Support available includes leave from work for new adoptive parents, paid at rates similar to maternity and paternity leave. Adopters may also receive priority access to council housing and school places as well as support and advice services.
Children’s Minister Edward Timpson said:
“For too long children have been left waiting – in many cases over two years – for the stable, loving homes, whilst prospective adopters have been dissuaded from offering those children the security they need. So we’re overhauling the system to encourage more people to adopt, and making it swifter, more effective and robust.”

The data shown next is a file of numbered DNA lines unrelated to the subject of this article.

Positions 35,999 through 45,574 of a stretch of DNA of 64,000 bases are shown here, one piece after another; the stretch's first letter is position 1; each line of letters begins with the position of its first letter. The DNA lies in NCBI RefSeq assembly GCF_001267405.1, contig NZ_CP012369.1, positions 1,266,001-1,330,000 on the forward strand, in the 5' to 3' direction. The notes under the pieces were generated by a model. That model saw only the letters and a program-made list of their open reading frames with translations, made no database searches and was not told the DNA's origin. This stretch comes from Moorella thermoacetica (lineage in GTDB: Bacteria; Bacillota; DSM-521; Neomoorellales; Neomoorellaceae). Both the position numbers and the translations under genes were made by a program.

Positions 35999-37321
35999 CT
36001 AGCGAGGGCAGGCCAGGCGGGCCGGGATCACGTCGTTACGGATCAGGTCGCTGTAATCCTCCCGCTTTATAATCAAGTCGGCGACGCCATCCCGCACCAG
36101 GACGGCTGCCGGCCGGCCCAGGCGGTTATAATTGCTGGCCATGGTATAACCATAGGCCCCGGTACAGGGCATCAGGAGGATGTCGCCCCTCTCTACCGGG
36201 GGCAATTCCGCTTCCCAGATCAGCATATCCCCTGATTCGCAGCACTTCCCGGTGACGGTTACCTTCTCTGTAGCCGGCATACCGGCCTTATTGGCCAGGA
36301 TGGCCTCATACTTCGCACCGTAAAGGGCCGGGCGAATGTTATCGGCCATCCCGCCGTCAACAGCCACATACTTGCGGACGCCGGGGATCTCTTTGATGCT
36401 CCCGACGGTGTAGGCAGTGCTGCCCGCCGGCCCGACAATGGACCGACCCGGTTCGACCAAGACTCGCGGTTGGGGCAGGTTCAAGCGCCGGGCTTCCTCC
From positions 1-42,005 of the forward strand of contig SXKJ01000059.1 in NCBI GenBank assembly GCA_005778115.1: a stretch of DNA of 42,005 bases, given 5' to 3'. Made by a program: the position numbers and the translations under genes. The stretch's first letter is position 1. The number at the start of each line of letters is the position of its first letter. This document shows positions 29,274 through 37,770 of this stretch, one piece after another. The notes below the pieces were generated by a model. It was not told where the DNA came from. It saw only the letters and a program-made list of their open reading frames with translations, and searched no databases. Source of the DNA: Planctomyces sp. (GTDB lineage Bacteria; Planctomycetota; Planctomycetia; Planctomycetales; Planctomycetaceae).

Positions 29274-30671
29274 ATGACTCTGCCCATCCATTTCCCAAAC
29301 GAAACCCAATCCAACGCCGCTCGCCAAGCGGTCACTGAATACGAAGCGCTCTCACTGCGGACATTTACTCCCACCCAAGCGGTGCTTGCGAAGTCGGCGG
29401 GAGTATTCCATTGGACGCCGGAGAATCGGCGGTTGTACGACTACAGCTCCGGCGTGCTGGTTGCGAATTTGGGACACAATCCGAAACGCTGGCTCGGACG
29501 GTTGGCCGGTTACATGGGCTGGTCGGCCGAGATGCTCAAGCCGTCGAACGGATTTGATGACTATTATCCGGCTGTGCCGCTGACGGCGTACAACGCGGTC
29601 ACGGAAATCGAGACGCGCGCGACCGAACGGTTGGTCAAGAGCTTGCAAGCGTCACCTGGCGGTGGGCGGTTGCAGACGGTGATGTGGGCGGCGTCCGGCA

“Alongside the Adoption Passport this will tackle misconceptions which we know put off potential adopters.”
The government-funded First4Adoption information service highlights a number of adoption myths on its side, pointing out, for example, that it is not necessary to have a high income, be under 40, or already have children to adopt.
Launch of the passport was accompanied by a new research which highlights the extent to which post-adoption support currently varies across local authorities around the country. The government also published its response to a previous consultation on tackling delay within the adoption and fostering system. This sets out changes due to come into force this summer, including a fast track adoption procedure for previous adopters and foster carers who have already been approved.
According to the Department of Education:
“Today’s package is the latest in a series of reforms the government has made to tackle the chronic shortage of adopters and reform the way they are recruited.”
Photo by Seema Krishnakumar via Flickr under a Creative Commons licence